Let’s Talk About Feelings

Let’s talk about feelings. You are probably saying, “What do my feelings have to do with organizing my spaces?”Organizing, decluttering, and creating systems can be an emotionally charged task. Specifically, when it comes to decluttering.  

When my daughters were younger they had emotional attachments to their things. Favorite blankets, toys and clothes they had outgrown. Whenever it was time to declutter their rooms, I prepared myself for the feelings that would burst forth. I would validate their feelings and help them work through the process of letting go. I had to walk them through why they no longer needed a favorite shirt that was three sizes too small or a special pair of holy socks. It can be emotional and stressful, even for us professional organizers. Learning to get rid of stuff comes down to questioning why you feel the need to hold on to it. We hold on to things for different reasons, but it’s rarely because we truly need them.


If you want to let go, first you have to address why you are holding on. Sounds like dating advice. In many ways we build relationships with our stuff. We form emotional attachments to stuff. We associate our memories: our happy times, our sad times and all other times with feelings related to our belongings. We keep gifts, we hold onto paper, children’s toys and clothing and a myriad of other things for various reasons. At the end to the day, it’s not about stuff. It can be hard for some to think about letting items go, but remember it’s not about the items themselves but the memories we associate with them. When we break down our things and realize what we are holding in our hands, what are we left with? Paper, fabric, wood, metal, glass and plastic. The memories are in our minds and hearts not in the raw materials.

For most of us, we have got way more stuff that we need or use on a regular basis. When there is mounds of clutter it can prevent us from relaxing, finding what we need, and living in peace as opposed to chaos. We can’t fully enjoy what we own because we’ve got too much to deal with and it’s overwhelming.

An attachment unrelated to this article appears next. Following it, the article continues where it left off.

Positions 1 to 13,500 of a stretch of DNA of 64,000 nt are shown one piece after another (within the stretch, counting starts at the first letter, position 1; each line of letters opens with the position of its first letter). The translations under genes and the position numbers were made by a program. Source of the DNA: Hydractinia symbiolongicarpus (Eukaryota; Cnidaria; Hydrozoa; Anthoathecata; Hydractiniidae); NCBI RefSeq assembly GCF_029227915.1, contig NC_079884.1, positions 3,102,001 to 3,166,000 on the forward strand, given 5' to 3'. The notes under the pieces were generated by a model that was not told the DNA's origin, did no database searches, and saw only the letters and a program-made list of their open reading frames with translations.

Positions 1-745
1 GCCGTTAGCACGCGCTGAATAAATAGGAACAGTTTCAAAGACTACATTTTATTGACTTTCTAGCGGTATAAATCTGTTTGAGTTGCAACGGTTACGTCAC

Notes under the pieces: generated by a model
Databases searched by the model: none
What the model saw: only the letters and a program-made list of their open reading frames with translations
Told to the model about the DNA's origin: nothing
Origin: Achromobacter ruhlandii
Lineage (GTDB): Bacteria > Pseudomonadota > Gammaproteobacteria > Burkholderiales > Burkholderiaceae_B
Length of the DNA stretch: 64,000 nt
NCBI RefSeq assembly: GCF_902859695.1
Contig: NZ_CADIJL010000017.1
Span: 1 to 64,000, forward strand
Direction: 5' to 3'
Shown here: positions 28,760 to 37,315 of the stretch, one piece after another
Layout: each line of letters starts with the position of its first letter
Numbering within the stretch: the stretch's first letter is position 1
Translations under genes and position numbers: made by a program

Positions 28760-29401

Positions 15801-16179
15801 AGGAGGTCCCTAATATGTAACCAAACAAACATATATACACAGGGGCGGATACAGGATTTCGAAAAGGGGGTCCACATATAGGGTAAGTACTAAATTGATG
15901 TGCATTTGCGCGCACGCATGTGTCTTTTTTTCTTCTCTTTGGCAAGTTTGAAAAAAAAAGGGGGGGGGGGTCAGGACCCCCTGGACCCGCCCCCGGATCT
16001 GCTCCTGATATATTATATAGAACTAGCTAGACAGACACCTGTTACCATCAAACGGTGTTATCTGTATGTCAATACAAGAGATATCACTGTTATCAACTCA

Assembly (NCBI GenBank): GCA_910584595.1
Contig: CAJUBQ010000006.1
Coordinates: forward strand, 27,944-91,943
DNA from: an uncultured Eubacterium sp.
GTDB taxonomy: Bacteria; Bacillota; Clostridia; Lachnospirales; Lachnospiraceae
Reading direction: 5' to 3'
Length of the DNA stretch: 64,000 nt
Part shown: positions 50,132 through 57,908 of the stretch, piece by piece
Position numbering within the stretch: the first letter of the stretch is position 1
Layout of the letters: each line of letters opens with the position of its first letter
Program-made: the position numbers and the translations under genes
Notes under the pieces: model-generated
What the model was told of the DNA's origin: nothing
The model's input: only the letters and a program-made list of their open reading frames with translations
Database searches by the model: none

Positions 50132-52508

According to an article in The Gazette, $38 billion is spent on self-storage every year.  There is an estimated 45,000 storage facilities across the country, and new construction has tripled in the last 5 years. There is now an estimated 6.5 square feet of self storage space for every person in America. Households account for 80 percent of industry revenue. That works out to at least $150 a month for a 10-by-10 unit. By these statistics alone, we have an issue. These items will stay in these units for years to come until you see them on an episode of Storage Wars. 

I know this is a hard subject, but we can do this! Are you with me? Are you ready to tackle the feelings that keeps you holding onto stuff? Let’s deal with the emotions letting go brings to the surface and take back our spaces to allow rest, relaxation, peace and productivity to thrive!

Here are some of the most common reasons why people have such a hard time letting go of excess clutter and some ways to finally purge yourself of all that stuff weighing you down.

Sentimental items tug at the heart strings.  These items are usually the hardest category to deal with and one that is often best left for last. Sentimental clutter, including mementos of special moments, can keep us stuck in the past, instead of living in the present. Storage becomes and issue due to the excess we choose to keep. The problem arises when we attach sentimentality to every item that holds a special place within our memory. You have to decide if something is truly sentimental or just old. When it comes to decluttering special items, be a turtle but not too slow.  Honor the memories. You will always have the amazing memories in your mind and heart, you are just getting rid of the physical stuff. It is not clutter if you put items that truly add value and represent wonderful memories in contained, labeled containers, or display things in your home.  Memorabilia boxes are a great way to store these items and shadow boxes are awesome for displaying special memorabilia. Just make sure you let the space define how many of these type of storage containers or displays you have.